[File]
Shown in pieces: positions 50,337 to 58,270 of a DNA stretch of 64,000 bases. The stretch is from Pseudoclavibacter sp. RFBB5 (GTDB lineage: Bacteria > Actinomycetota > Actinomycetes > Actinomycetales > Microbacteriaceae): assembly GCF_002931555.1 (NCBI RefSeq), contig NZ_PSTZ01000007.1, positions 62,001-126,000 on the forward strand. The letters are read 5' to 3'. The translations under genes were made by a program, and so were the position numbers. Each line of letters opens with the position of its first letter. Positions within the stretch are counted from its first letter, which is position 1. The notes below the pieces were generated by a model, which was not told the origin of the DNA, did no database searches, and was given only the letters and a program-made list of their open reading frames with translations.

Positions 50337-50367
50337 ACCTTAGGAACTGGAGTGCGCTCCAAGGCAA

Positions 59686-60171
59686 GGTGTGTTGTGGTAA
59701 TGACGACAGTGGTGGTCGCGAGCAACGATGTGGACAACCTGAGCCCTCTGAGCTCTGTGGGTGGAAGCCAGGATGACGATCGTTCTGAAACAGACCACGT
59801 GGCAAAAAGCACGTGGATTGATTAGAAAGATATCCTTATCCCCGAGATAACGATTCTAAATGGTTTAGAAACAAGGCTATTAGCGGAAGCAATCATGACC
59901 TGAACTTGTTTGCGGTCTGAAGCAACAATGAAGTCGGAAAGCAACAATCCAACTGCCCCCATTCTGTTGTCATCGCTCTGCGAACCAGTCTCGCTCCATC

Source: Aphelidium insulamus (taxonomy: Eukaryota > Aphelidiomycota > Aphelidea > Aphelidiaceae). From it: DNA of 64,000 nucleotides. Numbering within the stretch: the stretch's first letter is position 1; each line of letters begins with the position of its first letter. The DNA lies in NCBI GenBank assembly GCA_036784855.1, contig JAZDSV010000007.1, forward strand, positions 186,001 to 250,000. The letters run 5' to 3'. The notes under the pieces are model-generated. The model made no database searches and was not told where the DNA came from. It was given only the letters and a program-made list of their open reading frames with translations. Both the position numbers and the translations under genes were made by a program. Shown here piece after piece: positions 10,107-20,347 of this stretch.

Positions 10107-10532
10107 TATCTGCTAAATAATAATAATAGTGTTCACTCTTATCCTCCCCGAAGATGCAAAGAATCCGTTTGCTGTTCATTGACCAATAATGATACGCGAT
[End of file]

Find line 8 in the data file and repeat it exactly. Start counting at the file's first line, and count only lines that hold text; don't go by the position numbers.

59901 TGAACTTGTTTGCGGTCTGAAGCAACAATGAAGTCGGAAAGCAACAATCCAACTGCCCCCATTCTGTTGTCATCGCTCTGCGAACCAGTCTCGCTCCATC